About the identifying of the victims
Here we tell the story about how the victims of the Tenerife
crash were identified.
The crash at Tenerife takes place on Sunday 27th March at 5
pm. A couple of hours later an almost empty Boeing 747 departs from Amsterdam
Schiphol to pick up the travelers who were run ashore at Las Palmas. Among those
onboard are members of the RIT (the Dutch Emergency Identification Staff).
On Monday morning at 4 o’ clock the plane touches down at the
airport of Las Palmas. The team then travels on to Los Rodeos by helicopter.
When they arrive at Tenerife they smell burning flesh which they describe as
being ‘terrible’. The Spanish Military are busy with recovering the bodies of
the dead, and also trying to separate the Dutch people from the American.
It’s a very tragic sight; more than 550 dead bodies in one
hangar. There is no description for it, it’s terrible. The Dutch people ask
themselves: ‘What do we do?’, ‘What can we do?’.
They ask permission to identify their victims; they receive
this at 6.30 in the morning. All the members of the staff are horrified by what
they see - most of the bodies are on makeshift beds . On some beds still appears
the infusion apparatus. It did not help, it could not help.
The American authorities arrive too late, and are refused
permission to try to identify their victims. The Spanish authorities decree that
the American equipment is inadequate, so they have to help the Spanish with
embalming the bodies of the American victims. Identification of the bodies
cannot be done until they return to America, so a lot of vital information will
The identification of dead people has two phases. The first
is the ‘post mortem’ and the second is the ‘ante mortem’. In the post mortem
phase, researchers study the whole body of the person, and they look at objects
found in the vicinity of the victim. All this information will be included in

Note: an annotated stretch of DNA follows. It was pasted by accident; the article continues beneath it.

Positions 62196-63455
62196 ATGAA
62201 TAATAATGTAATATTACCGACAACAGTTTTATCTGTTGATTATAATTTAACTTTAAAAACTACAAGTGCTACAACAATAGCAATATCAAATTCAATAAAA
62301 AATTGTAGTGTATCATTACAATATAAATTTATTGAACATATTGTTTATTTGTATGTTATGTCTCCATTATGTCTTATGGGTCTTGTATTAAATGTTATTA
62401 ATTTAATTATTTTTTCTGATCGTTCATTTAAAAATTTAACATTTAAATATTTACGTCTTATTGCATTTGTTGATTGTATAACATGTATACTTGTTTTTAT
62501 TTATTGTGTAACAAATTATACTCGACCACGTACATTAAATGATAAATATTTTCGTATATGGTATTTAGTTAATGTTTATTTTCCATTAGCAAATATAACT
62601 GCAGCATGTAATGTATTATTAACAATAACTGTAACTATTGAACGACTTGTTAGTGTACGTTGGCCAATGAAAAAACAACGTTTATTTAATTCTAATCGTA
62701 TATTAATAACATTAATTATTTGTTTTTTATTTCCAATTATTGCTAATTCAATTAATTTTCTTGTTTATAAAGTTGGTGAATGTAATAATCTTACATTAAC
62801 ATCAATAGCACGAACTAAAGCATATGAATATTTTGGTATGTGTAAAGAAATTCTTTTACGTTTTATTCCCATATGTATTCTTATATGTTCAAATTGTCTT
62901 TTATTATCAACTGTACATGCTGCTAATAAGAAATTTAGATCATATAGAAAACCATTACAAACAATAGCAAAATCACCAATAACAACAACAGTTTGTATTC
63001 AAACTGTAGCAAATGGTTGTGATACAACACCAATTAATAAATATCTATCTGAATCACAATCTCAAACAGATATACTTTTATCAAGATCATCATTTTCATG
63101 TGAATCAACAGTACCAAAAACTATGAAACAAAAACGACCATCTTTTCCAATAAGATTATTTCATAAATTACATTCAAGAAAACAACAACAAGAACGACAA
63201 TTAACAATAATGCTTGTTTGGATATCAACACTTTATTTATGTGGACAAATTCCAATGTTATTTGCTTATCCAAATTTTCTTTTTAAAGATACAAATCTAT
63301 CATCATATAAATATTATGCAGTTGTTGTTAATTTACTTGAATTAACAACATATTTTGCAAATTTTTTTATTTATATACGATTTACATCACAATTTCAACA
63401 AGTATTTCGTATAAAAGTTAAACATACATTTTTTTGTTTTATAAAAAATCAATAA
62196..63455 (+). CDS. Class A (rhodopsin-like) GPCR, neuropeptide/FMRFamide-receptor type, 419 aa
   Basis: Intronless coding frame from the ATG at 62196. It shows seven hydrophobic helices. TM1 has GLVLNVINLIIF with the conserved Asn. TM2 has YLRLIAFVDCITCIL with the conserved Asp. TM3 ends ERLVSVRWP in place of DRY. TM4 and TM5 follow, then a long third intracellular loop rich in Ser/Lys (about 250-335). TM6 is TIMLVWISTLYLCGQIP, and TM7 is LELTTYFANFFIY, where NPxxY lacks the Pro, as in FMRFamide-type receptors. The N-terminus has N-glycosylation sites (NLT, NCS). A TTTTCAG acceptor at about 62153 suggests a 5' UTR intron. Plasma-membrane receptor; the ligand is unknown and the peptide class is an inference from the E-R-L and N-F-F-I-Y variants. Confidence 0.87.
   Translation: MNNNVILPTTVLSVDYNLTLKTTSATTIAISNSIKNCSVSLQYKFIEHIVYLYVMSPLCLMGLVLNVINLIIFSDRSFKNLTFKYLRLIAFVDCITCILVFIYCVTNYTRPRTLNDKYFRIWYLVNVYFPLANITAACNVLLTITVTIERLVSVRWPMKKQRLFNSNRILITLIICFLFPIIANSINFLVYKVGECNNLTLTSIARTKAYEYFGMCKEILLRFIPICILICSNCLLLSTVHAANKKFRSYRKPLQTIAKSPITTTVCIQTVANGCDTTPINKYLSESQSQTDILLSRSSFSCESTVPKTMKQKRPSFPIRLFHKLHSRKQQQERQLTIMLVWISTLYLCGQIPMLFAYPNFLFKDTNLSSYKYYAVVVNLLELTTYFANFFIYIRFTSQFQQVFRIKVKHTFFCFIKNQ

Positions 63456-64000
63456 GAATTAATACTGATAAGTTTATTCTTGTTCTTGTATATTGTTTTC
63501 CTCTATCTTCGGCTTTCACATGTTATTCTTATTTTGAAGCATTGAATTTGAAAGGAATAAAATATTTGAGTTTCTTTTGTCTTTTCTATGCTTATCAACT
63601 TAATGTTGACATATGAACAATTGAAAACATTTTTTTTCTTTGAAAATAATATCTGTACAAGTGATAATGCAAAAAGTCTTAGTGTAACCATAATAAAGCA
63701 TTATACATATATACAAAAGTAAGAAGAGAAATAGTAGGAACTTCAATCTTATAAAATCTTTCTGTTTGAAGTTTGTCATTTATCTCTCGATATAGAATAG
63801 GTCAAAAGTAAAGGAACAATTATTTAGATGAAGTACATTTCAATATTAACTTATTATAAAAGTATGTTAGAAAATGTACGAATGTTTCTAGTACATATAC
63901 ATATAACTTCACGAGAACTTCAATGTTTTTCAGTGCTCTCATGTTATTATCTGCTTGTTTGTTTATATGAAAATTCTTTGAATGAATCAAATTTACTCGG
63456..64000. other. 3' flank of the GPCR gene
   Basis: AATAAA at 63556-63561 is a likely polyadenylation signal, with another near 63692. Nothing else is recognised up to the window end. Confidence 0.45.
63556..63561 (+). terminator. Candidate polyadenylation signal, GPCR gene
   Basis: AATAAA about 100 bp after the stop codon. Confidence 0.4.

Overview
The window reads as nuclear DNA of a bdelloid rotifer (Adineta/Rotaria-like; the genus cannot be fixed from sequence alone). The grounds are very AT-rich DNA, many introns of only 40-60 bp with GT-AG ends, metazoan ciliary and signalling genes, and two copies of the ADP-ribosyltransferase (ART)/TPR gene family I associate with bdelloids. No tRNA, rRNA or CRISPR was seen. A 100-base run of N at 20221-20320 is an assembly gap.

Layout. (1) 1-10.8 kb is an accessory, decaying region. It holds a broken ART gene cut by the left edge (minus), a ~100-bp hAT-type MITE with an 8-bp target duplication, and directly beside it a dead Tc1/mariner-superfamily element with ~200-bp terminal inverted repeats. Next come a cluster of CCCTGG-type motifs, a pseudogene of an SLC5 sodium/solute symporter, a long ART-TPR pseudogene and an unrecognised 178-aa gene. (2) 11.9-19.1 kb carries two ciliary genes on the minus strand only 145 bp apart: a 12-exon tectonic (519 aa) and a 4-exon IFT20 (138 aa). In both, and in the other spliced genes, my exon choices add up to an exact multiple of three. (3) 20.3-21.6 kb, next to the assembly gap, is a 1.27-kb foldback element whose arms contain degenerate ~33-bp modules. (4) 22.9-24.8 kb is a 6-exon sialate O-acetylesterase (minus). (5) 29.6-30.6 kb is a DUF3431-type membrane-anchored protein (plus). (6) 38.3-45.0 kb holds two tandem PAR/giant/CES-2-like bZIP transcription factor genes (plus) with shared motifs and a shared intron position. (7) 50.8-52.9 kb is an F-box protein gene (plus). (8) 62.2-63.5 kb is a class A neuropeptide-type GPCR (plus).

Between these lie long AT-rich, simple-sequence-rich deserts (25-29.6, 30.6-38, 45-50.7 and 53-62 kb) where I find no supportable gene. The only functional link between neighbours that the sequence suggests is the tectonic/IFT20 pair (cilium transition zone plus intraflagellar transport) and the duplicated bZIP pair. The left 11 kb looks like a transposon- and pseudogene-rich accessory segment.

the ‘post mortem dossier’. They don’t draw conclusions at this time. The post
mortem is carried out at the site of the accident, where as the ante mortem is
done in the victim’s home country.
After their breakfast on Monday morning, the Dutch people
start their work, but where do they start when they are faced with so many dead
people, many of them badly burned? The Dutch team work in four groups, each
having two members: a Researcher and a Policeman.
Producing a post mortem dossier of 248 people is a very large
and difficult task, and on top of this, they now don’t have many hours remaining
in which to finish their work. This is because Spanish law dictates that all
bodies of victims must be placed in coffins within 48 hours from the time of the
crash. This means the teams must finish their work by Tuesday evening.
In identifying victims, the set of teeth provides the most
Gradually, the Dutch teams realise they won’t be able to
finish their work within the time limit imposed by Spanish Law, and they know
all too well that the Spanish are unlikely to be flexible in this regard. By
Monday night they are very tired, and they catch some sleep, but it’s not for
long. After just four hours they have to wake up and continue. The Dutch sleep
in a hotel near the airport, while some Spanish military personnel sleep among
the dead bodies.
On Tuesday evening the time limit expires, and there are